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Government gunning for 'high-risk' guesthouses in Qingjing (update)

2013/12/05 21:38:49

Interior Minister Lee Hong-yuan.

Taipei, Dec. 5 (CNA) Only four of the 134 inns and guesthouses in Qingjing are operating legally, the interior ministry said Thursday, vowing to close down any unlicensed lodgings in disaster-prone areas of the popular mountain resort destination in central Taiwan.

There will be "no room for negotiation" over the dismantling of illegal guesthouses in areas of Qingjing with a high risk of disasters as a result of earthquakes and torrential rain, Interior Minister Lee Hong-yuan said at a press conference.

The ministry has identified nearly half of the mountainous 498-hectare scenic area as "high-risk" in a push to reduce overdevelopment, following an increase in public awareness spurred by the hit documentary "Beyond Beauty: Taiwan from Above."

Earlier in the day, Lee told reporters his ministry will disclose a list of illegal guesthouses and inns in Qingjing within two weeks and announce the ministry's preliminary actions and follow-up measures.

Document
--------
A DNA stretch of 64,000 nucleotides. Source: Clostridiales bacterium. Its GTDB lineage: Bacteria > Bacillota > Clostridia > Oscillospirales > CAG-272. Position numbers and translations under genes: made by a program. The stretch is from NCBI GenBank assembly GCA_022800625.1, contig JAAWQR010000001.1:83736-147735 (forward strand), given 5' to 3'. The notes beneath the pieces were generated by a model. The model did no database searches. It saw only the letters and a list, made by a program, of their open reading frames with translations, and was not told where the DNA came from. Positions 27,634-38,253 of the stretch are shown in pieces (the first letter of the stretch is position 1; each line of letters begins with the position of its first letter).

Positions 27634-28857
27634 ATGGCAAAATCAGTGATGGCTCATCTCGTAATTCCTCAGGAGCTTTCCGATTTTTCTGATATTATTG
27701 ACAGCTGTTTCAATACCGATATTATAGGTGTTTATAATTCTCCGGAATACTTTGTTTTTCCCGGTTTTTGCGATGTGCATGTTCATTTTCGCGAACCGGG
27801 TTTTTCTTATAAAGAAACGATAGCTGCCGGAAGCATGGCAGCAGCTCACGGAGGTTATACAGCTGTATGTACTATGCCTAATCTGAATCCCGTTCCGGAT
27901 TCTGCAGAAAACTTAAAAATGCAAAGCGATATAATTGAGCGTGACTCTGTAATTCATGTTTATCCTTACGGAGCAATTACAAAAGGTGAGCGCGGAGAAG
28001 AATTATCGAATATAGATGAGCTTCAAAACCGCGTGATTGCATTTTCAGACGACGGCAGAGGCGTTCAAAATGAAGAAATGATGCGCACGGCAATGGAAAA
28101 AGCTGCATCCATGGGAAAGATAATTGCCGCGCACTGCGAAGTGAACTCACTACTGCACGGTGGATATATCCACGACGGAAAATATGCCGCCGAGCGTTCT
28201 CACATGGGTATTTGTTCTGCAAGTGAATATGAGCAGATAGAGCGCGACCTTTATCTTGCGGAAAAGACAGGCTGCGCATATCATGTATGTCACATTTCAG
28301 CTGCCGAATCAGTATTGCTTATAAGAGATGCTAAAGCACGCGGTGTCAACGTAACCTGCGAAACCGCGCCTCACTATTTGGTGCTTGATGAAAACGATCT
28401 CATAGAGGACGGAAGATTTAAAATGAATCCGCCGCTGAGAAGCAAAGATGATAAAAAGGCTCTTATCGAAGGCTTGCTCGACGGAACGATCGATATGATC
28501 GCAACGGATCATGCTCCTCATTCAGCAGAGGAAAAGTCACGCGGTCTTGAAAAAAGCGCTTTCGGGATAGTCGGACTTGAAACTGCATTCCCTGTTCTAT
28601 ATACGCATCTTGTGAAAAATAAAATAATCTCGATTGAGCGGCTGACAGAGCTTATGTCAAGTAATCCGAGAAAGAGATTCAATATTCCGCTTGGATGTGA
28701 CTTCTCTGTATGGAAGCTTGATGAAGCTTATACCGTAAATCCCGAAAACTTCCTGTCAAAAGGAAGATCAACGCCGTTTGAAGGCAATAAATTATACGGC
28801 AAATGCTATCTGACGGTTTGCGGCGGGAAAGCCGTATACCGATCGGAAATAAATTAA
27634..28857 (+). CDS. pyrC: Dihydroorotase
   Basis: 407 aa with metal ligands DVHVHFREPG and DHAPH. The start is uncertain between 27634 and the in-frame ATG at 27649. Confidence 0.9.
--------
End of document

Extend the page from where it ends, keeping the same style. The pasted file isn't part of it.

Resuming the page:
The interior ministry is apparently working on a "nested model" that layers natural disaster threats in the area to determine which places are at highest risk.

Guesthouses in "less dangerous" areas will have a chance to receive government guidance in conducting low-impact land development. Conditions will be set which, if followed, will allow illegal businesses to turn legitimate.

Prosecutors in Nantou County, where Qingjing is located, have also opened investigations into 80 businesses on suspicion of occupying state-owned land or violating the Soil and Water Conservation Act and the Slope Land Conservation and Utilization Act.

Released on Nov. 1, Golden Horse-winning documentary "Beyond Beauty" has stirred up public discussion on environmental issues with its hard-hitting images of overdevelopment, factory pollution and illegal mining of sand and gravel.

But the film has also drawn backlash from some who fear their interests are being hurt. Qingjing guesthouse owners have reportedly asked the government not to "mislead" the public based on the documentary.

"Beyond Beauty" director Chi Po-lin said that his film aims to remind people of environmental hazards "out of good will" and that it is up to the government to take action.

"It is not worth losing what's most important to us just to make money," he said, adding that the public cannot pretend that these environmental problems do not exist.

(By Christie Chen and Hsieh Chia-chen)
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